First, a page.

The New Year is a helpful reminder for us to reflect on events around us and what they can teach us—about ourselves, about our communities, and about the world. Due to their complexity, the events and trends that concern us often pose more questions (many of them quite urgent) rather than provide answers. However, even as we search for the right answers—and there may not be a single correct answer—we should also try to ask the right questions about the world.
We are truly in a unique phase of history. In the coming couple of decades, human action to alleviate climate change will be critical. What we collectively choose to do now could decide whether the Earth is habitable for future generations—or whether civilization slides into rising waters, catastrophic weather patterns, and mass migrations. Political volatility and social instability are already a concern across the globe, with accompanying social flux and uncertainty.
From a spiritual perspective, the New Year provides a precious opportunity to look at the world’s suffering in a pastoral manner: the integration of Buddhist teachings with contemporary issues to address the world’s needs. Prof. Elaine Yuen, an ordained pastoral chaplain and professor at Naropa University in Boulder, Colorado, highlighted in a podcast in April how we could blend contemplative practices with service in the world, and how we could extend ourselves to the world authentically. She said: “There is a lot of need in the world right now. We want to be prepared to be able to offer what we have here [Naropa] to the world, but in a sane way, not just throwing ‘stuff.’” (iTunes)
Here, “pastoral” in its broadest, oldest sense goes far beyond the religious and those who are not. To be “pastoral” is to invoke the ancient folk memory of the shepherd and his sheep, of guidance and “leading from behind.” It hearkens to a request to listen, which needs a silence in which space to share suffering is opened. In this reverent, archetypal hush, sheer possibility arises.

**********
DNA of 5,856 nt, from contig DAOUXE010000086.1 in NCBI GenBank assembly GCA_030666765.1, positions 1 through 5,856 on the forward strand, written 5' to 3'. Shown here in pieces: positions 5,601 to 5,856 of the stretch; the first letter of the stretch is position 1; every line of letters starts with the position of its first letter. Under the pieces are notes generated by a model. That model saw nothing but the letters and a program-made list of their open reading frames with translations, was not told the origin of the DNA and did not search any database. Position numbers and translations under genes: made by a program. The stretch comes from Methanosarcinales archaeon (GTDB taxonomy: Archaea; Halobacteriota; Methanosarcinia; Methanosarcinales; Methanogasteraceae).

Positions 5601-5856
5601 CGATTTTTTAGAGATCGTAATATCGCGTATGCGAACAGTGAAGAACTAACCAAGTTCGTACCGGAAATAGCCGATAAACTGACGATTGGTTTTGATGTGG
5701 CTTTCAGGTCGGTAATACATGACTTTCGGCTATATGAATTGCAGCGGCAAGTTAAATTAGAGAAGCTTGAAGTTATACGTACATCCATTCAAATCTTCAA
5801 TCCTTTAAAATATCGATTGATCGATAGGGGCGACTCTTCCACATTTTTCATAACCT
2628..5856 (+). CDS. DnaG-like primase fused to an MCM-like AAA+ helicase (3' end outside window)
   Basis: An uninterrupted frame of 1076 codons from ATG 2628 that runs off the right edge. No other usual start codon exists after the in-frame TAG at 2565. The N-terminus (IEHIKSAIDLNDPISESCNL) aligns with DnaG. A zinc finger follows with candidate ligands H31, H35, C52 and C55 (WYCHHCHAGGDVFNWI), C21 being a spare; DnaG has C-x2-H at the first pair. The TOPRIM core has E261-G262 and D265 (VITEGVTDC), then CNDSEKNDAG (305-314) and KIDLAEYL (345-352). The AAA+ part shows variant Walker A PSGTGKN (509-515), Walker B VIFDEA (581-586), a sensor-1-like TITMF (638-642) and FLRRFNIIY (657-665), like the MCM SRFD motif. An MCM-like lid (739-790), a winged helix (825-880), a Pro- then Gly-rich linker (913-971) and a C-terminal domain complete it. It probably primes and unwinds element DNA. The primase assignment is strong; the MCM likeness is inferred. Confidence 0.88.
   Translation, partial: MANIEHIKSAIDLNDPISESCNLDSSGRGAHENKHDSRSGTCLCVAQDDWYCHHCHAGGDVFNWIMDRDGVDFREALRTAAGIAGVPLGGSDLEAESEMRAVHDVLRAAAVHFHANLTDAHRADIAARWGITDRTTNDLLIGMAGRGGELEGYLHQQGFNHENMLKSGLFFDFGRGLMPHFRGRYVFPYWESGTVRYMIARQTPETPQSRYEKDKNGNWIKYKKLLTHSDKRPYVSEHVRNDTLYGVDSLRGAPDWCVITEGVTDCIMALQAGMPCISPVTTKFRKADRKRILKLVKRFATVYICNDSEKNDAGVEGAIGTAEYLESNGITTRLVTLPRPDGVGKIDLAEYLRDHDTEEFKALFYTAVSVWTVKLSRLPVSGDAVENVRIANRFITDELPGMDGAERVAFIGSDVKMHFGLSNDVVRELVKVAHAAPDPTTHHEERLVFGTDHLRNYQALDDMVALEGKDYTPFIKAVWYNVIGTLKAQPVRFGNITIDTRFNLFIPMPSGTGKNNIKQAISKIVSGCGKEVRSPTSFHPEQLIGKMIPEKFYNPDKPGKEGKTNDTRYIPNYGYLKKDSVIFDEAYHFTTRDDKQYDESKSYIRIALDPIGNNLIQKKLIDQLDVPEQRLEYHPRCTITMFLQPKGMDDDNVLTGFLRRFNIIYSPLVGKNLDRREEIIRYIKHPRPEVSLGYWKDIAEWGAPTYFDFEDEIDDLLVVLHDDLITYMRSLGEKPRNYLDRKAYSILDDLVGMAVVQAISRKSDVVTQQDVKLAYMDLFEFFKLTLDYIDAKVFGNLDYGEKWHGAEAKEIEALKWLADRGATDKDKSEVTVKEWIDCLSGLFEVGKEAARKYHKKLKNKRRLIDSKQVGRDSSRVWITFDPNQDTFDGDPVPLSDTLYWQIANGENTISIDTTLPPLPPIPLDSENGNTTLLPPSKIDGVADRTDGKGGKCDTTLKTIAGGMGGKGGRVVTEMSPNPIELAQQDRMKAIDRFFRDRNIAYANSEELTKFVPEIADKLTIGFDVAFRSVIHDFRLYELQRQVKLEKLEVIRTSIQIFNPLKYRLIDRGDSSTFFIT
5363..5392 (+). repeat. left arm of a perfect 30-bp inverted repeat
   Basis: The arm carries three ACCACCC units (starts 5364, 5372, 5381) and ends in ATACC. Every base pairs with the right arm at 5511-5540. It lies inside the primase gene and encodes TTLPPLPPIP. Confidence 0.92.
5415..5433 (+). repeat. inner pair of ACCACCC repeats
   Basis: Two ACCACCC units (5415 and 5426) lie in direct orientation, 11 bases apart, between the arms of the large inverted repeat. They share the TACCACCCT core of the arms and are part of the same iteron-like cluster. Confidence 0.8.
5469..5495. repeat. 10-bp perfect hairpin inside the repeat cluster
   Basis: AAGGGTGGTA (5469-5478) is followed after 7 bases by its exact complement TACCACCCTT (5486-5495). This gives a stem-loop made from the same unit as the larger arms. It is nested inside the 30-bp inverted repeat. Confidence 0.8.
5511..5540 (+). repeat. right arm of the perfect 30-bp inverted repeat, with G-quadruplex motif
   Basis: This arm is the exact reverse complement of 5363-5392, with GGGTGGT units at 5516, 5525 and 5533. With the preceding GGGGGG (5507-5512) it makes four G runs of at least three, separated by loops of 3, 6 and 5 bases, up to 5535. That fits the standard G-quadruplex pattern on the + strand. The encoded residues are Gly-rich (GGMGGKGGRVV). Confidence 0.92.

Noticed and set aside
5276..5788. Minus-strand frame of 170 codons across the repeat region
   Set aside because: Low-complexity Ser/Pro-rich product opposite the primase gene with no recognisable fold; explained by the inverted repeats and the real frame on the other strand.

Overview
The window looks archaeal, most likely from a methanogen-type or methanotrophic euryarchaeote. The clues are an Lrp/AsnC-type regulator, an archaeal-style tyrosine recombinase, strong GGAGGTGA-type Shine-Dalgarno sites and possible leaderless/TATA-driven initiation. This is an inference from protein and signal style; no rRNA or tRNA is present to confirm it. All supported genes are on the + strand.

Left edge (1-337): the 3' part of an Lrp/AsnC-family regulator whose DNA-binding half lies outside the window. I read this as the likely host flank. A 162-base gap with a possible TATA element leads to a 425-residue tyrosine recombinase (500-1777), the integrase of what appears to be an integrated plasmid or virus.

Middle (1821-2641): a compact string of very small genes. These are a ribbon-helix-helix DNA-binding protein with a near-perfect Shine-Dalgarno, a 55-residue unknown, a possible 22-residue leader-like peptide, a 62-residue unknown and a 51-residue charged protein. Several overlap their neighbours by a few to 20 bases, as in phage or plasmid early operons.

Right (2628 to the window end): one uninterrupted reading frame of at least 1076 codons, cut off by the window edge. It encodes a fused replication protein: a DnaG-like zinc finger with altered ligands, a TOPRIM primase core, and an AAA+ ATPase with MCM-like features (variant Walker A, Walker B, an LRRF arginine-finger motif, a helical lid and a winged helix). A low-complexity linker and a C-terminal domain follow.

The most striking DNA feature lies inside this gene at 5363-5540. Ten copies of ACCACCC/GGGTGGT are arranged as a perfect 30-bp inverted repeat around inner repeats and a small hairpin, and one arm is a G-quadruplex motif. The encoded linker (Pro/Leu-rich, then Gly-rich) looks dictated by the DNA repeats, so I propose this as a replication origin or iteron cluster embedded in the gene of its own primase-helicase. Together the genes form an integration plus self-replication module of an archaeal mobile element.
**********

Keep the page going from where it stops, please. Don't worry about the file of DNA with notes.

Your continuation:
It is no surprise, given the situation of the world as we move into 2019, that Prof. Yuen spoke also about students who are moving into eco-chaplaincy and nature chaplaincy. “Because there is so much changing in our physical world, and we looked at disaster chaplaincy . . . it’s kind of different from psychology in that we’re not so much therapy-oriented, but we are walking with people through whatever they’re experiencing, usually in difficult situations.”
We should see the calling of pastoral care as a vocation not simply aimed directly at a person, or even a community. Through the bodhisattva ideal we encounter limitless modalities with the spirit of Avalokiteshvara, who possesses metaphorically 10,000 arms to match the numberless needs and contexts of sentient beings. “It is about awareness, but . . . I experience it as very creative, because you have to look at what people need from different dimensions. They might need something from their religious tradition, or they might need a psychological understanding of grief. Or they might need an investigation into their social location in terms of diversity and social context . . . how can we care for someone in different lenses?” (iTunes)
Few of us have the power to make a positive difference in dramatic ways, but we can develop ourselves in a manner that will empower us to make a small difference in a minor way. Yet these small differences must not be underestimated. Much like caring for a seedling that will, over centuries and generations, grow into a great tree, we reconceive of ourselves as “ever-potential” gardens of bodhi, or enlightened wisdom. However, too often, our minds are bad gardeners. We should try to develop humility and humanity as we address the state of the world, much like how a gardener looks after the needs of his patch with devotion, patience, and context-specific sagacity.
Most importantly, we must be bold enough to constantly ask what in our lives is life-giving and what is life-limiting? This is perhaps the most important question that a “caregiver of the world” will be asking at many twists and turns. Some commonsense, conventional realities will need to be acknowledged: the caregiver of the world, lest they lose themselves, will almost always end up having to anchor themselves in society, even as they strive to embody values that transcend self-oriented needs. With this grounding, they must have faith and conviction in their activities, but with the openness to improve themselves and absorb criticism.
Perhaps all this is easier said than done. However, as long as our caregivers are aligned with the cosmic energies of the universe—and they can be in any “form” we encounter or choose to become ourselves—the garden of bodhi will always be able to be watered, to flower, and bear beneficial fruits.